a down stroke chamber adapted so that when high pressure mud flows into the downstroke chamber, the high pressure mud contacts a downward actuating surface of the piston to thereby push the piston downward to the down position wherein the impact surfaces of the piston strike the impact surfaces of the shank; and
a sliding valve adapted to slide between a first position wherein high pressure mud from the main flow passage is allowed to flow into the downstroke chamber, and a second position wherein the mud is exhausted from the downstroke chamber through an exhaust passage to a low pressure region out of the housing without being returned to the main flow passage.
9. The down-hole mud actuated hammer of claim 8 wherein the portion of mud taken from the main passage to actuate the piston is between about 5 and about 35 percent of the total flow through the main passage.
10. The down-hole mud actuated hammer of claim 8 wherein the portion of mud taken from the main passage to actuate the piston is between about 10 and about 20 percent of the total flow through the main passage.
11. The down-hole mud actuated hammer of claim 8 wherein the impact surfaces of the shank and the impact surfaces of the piston are provided in the form of inserts fitted into the shank and piston.
12. The down-hole mud actuated hammer of claim 11 wherein the inserts each comprise an impact layer of a material selected from the group consisting of cemented carbide, polycrystalline diamond, and polycrystalline cubic boron nitride.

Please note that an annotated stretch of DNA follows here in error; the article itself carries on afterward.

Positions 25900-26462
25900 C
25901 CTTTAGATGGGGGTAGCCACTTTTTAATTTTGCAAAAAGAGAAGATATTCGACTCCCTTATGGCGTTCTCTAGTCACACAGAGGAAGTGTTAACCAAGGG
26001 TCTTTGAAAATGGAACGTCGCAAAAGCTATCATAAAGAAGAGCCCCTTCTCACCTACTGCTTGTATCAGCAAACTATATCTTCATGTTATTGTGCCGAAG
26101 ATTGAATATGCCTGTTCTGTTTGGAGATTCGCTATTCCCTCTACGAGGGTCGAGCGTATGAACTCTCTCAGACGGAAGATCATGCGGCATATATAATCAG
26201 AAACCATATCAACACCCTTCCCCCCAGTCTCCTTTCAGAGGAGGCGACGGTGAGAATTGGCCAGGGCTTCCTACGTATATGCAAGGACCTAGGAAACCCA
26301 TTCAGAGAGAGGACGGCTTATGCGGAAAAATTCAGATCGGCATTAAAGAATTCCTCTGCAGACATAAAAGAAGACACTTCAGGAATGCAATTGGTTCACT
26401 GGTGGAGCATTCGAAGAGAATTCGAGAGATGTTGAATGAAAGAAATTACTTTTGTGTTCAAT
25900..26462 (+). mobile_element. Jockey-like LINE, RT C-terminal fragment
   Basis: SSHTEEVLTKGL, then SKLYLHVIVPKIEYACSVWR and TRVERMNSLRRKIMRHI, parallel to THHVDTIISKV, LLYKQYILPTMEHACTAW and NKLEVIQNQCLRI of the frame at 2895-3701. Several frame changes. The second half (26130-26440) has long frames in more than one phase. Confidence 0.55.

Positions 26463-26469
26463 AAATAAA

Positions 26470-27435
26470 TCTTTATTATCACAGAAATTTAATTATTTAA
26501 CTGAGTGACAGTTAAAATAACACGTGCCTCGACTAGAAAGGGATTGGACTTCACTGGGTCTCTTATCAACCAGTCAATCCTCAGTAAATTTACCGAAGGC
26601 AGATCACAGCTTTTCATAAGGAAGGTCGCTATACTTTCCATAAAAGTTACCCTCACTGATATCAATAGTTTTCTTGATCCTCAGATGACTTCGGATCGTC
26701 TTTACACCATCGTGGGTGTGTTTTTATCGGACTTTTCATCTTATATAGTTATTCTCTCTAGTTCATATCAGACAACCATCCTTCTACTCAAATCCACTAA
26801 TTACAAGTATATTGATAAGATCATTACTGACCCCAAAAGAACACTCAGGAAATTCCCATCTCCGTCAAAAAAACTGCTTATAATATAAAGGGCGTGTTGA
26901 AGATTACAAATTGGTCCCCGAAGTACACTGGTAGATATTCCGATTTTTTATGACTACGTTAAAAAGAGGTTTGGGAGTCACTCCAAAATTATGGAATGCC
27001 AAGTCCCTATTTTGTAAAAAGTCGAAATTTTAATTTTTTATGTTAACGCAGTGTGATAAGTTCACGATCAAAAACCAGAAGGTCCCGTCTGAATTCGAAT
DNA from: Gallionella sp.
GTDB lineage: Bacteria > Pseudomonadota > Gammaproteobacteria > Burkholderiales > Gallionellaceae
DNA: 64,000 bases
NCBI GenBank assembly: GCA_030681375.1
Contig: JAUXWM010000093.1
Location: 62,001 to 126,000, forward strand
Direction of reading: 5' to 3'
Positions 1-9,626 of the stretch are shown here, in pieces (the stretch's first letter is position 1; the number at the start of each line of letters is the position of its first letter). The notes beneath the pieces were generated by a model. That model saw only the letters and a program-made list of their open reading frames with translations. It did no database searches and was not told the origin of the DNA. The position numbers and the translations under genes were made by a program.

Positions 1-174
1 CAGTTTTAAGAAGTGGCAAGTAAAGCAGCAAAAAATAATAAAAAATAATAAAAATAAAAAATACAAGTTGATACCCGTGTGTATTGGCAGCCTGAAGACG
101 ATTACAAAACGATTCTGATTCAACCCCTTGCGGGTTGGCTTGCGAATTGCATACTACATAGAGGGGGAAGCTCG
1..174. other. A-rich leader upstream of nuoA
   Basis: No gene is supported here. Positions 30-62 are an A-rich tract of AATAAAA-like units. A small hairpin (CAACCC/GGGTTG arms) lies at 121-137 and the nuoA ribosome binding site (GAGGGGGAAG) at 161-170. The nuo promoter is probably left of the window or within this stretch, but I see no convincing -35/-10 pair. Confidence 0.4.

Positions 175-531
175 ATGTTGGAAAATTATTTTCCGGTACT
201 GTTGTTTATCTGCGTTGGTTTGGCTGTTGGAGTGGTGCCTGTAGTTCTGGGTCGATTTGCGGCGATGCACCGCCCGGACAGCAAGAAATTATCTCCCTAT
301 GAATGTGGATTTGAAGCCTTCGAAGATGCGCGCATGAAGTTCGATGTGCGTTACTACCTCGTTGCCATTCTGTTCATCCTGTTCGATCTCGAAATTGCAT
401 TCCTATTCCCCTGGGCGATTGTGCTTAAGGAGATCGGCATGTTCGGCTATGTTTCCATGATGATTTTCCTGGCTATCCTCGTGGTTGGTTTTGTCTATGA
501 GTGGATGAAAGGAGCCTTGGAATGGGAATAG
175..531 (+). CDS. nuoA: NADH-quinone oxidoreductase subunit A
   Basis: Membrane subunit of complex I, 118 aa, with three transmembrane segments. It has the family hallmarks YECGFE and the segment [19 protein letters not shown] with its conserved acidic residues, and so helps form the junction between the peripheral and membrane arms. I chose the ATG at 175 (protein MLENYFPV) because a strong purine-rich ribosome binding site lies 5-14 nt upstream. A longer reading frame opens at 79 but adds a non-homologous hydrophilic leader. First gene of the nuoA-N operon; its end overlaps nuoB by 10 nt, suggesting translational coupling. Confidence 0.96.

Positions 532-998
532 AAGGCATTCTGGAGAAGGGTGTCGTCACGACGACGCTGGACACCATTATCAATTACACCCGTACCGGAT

13. The down-hole mud actuated hammer of claim 8 wherein a second minor portion of the drilling mud is also exhausted through the exhaust passage to thereby insure a positive flow out of the exhaust passage during operation of the hammer.
14. The down-hole mud actuated hammer of claim 8 wherein the sliding valve comprises a sealing ring with a polycrystalline diamond wear surface.
15. The down-hole mud actuated hammer of claim 14 further comprising a valve sleeve which comprises a sealing ring with a polycrystalline diamond wear surface adapted to mate with the polycrystalline diamond wear surface of the sealing ring of the sliding valve.
16. The down-hole mud actuated hammer of claim 8 wherein the throat and piston are formed in one piece.
17. The down-hole mud actuated hammer of claim 8 wherein the piston is disposed concentrically around the throat and is fixedly attached thereto so that the throat moves reciprocally with the piston.
18. The down-hole mud actuated hammer of claim 8 wherein the throat is fixedly attached to the housing.